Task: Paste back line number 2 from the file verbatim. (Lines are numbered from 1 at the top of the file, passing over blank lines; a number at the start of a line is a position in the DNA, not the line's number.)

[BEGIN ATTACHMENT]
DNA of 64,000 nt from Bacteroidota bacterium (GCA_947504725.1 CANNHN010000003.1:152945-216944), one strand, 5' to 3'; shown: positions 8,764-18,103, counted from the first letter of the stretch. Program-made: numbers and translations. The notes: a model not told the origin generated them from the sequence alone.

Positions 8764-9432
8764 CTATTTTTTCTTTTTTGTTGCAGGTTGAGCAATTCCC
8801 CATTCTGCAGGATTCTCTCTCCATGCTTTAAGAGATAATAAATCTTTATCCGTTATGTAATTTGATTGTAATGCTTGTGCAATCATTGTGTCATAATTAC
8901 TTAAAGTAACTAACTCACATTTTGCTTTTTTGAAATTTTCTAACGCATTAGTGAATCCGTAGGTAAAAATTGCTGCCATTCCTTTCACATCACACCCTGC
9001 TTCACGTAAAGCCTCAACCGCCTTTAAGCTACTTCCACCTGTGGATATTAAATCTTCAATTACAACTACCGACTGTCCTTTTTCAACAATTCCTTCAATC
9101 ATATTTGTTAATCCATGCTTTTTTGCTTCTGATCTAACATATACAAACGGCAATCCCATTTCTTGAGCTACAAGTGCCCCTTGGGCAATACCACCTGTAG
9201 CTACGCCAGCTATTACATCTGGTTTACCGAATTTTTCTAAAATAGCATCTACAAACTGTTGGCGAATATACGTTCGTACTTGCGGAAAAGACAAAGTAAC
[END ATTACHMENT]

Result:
Positions 8764-9432